Stanford Medicine’s Lloyd Minor, M.D., has a solution to the growing number of complaints that physicians pay more attention to their computer screen than patients sitting in front of them: more technology.
That approach may sound counterintuitive, but Minor says digital health tools that can re-engineer the role of physicians will actually swing the pendulum back toward patients by allowing clinicians to be “teachers, empathetic observers and counselors."
Led by Minor’s quest to improve medical care using data analytics and digital tools, Stanford is betting that support will come from consumer-facing companies, including Apple and Google. Over the last year, the academic medical center has launched two partnerships with Google aimed at sifting through the health data of 10,000 volunteers and using AI speech recognition to reduce EHR burdens. In November, Stanford launched a study with Apple and American Well to see if the Apple Watch can detect heart rate abnormalities.
Stanford is also leveraging the medical expertise inside its own four walls to reimagine the way patients interact with the healthcare system. Through an initiative called Primary Care 2.0, a group of physician leaders is rebuilding primary care from the ground up, incorporating new virtual care tools to optimize care and teasing out innovative approaches that nudge patients toward a healthier lifestyle.
“It’s about using more technology to enable physicians to reconnect with their patents in a way that is challenging to do today,” he says.
Expectations for the Apple Heart Study
There’s a phrase Minor peppers into his conversations about digital health: “high-tech enabling high-touch.”
That perspective is the driving force behind Stanford’s Apple Heart Study, which brings together heart-monitoring features of the new Apple Watch along with access to medical professionals through American Well’s telehealth platform.
Narrowly, the study provides an opportunity to understand how often atrial fibrillation occurs in patients, and perhaps more importantly, what to do when it happens.
Minor dismisses concerns that the Apple Watch could trigger false positives, sending patients to their doctor—or even the hospital—for unnecessary treatment and tests.
“The goal is to provide the most accurate information possible and we believe this study is going to be able to do that,” he says.
If it works, the Apple Watch could become an integral tool for clinicians and patients within Stanford’s health system. But the study is also part of a larger goal to not only cure illnesses but also predict and prevent disease by collecting and analyzing vast amounts of data.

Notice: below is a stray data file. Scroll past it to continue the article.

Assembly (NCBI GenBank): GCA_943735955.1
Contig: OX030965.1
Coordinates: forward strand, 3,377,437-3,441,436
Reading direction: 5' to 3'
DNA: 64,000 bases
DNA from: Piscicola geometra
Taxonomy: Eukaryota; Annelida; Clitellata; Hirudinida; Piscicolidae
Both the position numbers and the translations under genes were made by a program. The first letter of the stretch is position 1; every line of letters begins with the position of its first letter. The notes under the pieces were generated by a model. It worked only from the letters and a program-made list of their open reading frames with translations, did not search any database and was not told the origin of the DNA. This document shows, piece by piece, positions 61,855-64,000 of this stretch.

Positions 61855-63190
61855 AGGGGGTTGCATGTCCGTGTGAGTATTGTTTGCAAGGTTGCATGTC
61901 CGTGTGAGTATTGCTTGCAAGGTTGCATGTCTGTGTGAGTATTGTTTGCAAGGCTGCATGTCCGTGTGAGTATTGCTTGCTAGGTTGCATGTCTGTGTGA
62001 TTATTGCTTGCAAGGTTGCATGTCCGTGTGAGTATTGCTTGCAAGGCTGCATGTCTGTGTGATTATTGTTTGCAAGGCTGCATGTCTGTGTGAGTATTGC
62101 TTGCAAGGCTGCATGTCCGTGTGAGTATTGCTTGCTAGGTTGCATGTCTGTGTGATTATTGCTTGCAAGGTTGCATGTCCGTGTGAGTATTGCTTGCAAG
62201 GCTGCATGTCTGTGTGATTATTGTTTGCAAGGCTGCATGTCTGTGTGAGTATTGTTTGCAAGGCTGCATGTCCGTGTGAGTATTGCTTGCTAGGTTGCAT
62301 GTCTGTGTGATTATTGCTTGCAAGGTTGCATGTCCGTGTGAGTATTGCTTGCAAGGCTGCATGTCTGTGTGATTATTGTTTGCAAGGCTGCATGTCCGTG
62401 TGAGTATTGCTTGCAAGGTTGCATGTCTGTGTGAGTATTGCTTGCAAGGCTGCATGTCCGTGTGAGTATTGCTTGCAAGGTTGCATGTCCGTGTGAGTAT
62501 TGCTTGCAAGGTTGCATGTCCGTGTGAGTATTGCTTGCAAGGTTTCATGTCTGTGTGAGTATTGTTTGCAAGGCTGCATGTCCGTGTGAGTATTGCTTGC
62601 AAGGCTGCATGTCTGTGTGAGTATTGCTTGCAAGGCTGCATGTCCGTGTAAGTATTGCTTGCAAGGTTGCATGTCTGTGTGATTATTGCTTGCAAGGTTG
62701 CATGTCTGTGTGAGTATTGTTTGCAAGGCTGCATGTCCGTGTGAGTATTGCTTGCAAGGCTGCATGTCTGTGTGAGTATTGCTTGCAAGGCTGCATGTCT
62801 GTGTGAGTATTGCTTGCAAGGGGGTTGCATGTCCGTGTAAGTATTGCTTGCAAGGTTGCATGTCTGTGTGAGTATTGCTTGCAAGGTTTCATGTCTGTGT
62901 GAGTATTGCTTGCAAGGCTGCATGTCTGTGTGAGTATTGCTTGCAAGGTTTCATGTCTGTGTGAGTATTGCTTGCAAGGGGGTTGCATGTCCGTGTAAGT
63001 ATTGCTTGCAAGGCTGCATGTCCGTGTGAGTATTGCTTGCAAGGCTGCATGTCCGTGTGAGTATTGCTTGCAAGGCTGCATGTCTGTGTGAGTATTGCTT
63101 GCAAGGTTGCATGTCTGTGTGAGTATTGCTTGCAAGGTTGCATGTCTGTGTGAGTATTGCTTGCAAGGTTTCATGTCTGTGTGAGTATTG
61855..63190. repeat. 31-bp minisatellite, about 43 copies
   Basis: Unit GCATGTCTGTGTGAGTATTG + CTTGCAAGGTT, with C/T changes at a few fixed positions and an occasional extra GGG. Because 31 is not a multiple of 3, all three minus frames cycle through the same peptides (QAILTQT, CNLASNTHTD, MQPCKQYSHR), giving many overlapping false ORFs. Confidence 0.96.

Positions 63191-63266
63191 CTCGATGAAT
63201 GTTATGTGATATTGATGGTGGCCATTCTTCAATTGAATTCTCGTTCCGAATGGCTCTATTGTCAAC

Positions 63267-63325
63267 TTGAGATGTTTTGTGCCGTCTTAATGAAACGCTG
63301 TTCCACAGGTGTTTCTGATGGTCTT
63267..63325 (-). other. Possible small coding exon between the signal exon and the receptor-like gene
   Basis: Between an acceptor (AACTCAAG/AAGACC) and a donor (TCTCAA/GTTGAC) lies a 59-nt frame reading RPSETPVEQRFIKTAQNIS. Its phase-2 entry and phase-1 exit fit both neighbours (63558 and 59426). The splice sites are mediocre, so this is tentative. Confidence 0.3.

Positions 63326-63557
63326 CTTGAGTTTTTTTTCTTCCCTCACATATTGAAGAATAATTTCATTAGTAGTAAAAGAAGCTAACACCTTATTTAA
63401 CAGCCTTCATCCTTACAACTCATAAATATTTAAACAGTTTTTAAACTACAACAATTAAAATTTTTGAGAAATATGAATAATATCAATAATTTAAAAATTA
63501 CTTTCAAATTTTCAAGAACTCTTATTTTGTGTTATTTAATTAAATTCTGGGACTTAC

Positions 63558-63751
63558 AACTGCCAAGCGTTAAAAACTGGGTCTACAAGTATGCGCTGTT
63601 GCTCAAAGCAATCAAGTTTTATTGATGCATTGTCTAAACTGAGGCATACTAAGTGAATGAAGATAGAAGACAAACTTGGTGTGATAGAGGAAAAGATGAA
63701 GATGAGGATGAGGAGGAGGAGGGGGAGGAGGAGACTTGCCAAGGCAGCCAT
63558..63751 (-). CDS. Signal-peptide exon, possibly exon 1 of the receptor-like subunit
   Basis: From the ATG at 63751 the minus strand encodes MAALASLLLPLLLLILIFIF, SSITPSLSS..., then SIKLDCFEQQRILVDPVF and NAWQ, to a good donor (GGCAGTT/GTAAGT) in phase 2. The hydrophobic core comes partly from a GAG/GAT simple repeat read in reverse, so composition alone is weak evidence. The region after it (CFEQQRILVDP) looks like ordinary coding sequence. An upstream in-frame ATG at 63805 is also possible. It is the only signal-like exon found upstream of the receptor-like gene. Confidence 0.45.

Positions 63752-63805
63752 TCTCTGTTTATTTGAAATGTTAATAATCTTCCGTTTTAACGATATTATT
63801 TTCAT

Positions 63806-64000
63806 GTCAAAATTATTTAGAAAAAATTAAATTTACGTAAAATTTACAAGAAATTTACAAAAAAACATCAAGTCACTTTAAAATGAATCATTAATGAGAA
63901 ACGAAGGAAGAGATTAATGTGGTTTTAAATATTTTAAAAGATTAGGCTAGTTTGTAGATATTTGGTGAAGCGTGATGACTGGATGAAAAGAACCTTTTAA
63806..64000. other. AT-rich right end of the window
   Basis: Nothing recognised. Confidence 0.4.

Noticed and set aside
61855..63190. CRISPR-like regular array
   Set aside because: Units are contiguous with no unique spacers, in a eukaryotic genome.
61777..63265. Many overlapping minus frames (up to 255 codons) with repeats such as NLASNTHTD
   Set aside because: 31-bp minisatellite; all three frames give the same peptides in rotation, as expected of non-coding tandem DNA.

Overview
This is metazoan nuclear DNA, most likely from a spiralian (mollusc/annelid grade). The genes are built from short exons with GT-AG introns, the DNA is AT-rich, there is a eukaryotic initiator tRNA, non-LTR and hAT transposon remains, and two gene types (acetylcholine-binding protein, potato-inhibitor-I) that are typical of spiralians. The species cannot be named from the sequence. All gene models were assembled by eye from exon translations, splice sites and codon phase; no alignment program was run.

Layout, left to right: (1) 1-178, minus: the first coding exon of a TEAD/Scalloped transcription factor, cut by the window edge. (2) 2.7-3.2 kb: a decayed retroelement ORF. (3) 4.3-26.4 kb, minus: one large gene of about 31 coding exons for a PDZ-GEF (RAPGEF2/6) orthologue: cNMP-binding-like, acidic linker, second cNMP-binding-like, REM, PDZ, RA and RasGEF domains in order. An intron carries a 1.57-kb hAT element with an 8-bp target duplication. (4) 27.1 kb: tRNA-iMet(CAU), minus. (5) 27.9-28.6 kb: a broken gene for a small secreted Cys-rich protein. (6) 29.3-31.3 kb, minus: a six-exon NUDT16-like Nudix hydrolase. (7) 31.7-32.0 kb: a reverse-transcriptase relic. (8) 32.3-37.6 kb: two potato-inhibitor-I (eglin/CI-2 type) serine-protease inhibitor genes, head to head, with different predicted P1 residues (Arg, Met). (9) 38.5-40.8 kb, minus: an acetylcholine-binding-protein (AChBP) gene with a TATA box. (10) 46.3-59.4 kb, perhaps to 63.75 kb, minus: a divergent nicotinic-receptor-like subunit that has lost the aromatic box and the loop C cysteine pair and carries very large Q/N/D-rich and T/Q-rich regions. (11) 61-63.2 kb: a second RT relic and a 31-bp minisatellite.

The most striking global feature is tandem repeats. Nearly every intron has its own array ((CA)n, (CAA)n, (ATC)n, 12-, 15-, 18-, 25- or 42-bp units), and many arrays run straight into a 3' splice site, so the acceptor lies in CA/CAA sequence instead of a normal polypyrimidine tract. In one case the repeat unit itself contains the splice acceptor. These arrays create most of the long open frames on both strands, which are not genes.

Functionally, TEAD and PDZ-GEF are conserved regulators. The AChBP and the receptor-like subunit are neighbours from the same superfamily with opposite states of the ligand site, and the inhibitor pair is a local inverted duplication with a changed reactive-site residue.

“By us as individuals having a lot more information about our health, and by our healthcare providers having more information and a lot more analysis about what is meaningful from the data, we should be able to have some profound effects on preventing disease in the next decade," he says.
Leveraging Silicon Valley’s expertise
Stanford was in discussions with Apple “for some time" before announcing the Apple Watch study, according to Minor. Ultimately, Sumbul Ahmad Desai, M.D., who left her position as the executive director for Stanford’s Center for Digital Health to join Apple’s health team in June, “accelerated those interactions.”
Though its proximity and connections to Silicon Valley certainly help, many of the area's foremost technology leaders have ties to Stanford, and Minor had made it a priority to maintain contact with the major consumer technology companies that suddenly have a growing interest in healthcare.
Initiatives like Project Baseline allow Stanford to leverage the analytic power of Google to extract relevant information from massive troves of health data. Even before the Apple Watch study was announced, the medical school launched five smaller studies using 1,000 Apple Watches.
But there are cultural factors to contend with, as well. Historically, patients expect to access medical care when their health is poor, receive treatment and then get better. Minor wants to shift that dynamic so patients are more engaged in their health and understand the behaviors that lead to chronic conditions, obesity and inactivity.
Part of that shift is changing the way people access medical care. Minor highlights some of the takeaways from Stanford’s Primary Care 2.0 initiative, including a surprising early finding that the ones taking advantage of virtual access to lifestyle coaches and nutritionists were young men—a population that is traditionally disengaged from healthcare.
But for all the structural changes the healthcare industry can make, he also believes the technology companies that have become so ingrained in our everyday life can be the catalyst to modernize an industry that has been historically resistant to change.
“I barely remember what it was like before we had smartphones," he says. “Just think about how those devices have transformed our lives. Ten years from now, there is every reason to expect we’ll be able to make similar statements about our health.”